How to Identify Fern House Plants


Even without showy flowers, ferns make lovely additions to your home or office. These plants are some of the oldest on Earth. Rather than flowers and seeds, ferns reproduce by spores, which are found on the underside of fern leaves or fronds. Spores and fronds provide the best means to identify fern houseplants. Though many native ferns such as ostrich have ornamental uses, some ferns available as houseplants may include exotic species. A horticultural guide will provide the best assistance. Bear in mind that some species can be difficult to identify. Identification to the genus level and not the exact species may be the best you can do.

Things You'll Need

  • Plant guide
  • Magnifying glass (optional)


  • Observe the general height of the fern. Is it less than 1 foot tall? Is it over 3 feet tall? Height can be an identifying trait with some houseplants.

  • Look at the arrangement of fronds on the fern. Is there only one type of frond present or are there two distinct types? Some ferns have separate reproductive structures on fertile fronds.

  • Observe the shape of the fertile fronds. They may be very different from the sterile fronds or look similar. The fertile frond may have spores on the underside of leaves or sometimes a bundle at the top of a stalk.

  • If different frond types are observed, determine if the fertile frond branches off from the sterile frond or has if its own distinct offshoot from the root.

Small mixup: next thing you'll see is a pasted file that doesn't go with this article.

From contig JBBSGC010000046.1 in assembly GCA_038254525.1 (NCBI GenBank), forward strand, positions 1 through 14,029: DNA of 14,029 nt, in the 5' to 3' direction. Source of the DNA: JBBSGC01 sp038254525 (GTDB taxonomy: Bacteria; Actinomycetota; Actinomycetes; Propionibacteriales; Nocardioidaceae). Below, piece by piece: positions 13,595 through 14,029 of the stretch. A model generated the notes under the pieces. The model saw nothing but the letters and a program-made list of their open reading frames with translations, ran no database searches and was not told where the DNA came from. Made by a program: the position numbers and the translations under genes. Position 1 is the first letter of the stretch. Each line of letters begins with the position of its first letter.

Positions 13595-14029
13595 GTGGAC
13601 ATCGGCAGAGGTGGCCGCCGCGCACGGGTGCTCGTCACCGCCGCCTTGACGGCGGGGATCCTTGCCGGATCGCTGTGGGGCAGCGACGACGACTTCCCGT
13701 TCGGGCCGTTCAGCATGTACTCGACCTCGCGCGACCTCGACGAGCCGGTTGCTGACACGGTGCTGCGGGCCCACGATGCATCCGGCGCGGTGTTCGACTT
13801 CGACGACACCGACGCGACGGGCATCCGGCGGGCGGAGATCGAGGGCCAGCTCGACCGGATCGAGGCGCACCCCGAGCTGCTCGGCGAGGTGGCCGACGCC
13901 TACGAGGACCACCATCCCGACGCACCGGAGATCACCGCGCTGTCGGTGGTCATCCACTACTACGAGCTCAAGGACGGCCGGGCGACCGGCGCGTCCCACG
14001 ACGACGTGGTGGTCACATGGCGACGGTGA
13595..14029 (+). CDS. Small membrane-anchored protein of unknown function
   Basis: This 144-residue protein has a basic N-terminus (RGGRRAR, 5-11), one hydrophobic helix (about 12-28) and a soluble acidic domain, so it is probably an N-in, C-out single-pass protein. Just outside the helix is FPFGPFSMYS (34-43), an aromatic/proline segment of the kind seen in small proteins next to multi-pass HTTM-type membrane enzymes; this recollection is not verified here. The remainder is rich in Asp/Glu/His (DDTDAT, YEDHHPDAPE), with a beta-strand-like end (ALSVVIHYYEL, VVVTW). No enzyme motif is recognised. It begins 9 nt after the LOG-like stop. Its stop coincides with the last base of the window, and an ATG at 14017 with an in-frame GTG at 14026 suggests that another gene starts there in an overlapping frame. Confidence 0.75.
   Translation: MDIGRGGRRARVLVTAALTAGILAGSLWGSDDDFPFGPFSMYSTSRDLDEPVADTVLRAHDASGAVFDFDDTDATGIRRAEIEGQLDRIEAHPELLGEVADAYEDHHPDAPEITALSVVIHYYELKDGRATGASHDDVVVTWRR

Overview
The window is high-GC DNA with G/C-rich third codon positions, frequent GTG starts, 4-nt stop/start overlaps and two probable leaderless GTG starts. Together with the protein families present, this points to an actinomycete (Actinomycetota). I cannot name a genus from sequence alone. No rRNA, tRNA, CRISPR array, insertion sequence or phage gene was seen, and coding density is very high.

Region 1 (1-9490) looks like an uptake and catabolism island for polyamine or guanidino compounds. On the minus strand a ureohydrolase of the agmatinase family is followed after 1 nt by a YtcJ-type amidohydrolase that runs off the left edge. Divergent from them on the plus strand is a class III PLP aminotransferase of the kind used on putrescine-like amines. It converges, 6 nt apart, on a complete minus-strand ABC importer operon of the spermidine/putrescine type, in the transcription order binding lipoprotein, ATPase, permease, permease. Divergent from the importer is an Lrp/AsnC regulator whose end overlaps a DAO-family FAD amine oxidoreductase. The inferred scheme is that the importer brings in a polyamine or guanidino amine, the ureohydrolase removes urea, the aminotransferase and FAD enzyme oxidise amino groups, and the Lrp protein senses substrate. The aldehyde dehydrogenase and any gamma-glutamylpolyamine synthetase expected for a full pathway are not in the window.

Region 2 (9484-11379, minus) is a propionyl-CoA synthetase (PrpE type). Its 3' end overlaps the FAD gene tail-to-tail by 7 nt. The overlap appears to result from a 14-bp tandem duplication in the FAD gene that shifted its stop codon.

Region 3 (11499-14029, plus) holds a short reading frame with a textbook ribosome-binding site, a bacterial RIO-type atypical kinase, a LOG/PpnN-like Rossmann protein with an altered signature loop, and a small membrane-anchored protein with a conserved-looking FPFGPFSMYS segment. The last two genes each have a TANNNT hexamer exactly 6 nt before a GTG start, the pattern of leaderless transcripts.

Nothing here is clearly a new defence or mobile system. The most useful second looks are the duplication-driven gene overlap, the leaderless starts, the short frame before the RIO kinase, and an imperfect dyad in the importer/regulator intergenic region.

• If only one type of frond is present, examine the underside for the presence of brown specks called sori, which contain fern spores. Note the shape and location on the leaf margin of the sori.

  • Notice the overall size of a single sterile frond. Is the width more than 4 inches or does it appear to be longer than wide?

  • Note the detail of a single sterile frond. A frond may be a single blade, or it may consist of smaller divisions called pinnae. These pinnae will resemble tiny leaves. A fern with pinnae is referred to as pinnate.

  • Study the pinnae, if present. Are they on stems? Are they lobed? The presence of stems can also be an identifying trait.

  • Notice the shape of the pinnae. Are they rounded or are they tipped?

  • Study the arrangement of the pinnae. Do they overlap along the blade or are they distinctly separate? Use a magnifying glass if this is not easily observed.

  • If the frond has pinnae, examine the frond more carefully to see if subdivisions of the pinnae are present. These subdivisions of the pinnae are called pinnules. Such a fern is called twice pinnate.

Tips & Warnings

  • Not all plants called ferns are actually ferns. The asparagus fern is actually a member of the lily family.
  • Be careful around the base of the fern. Fern houseplants do not tolerate disturbance well.

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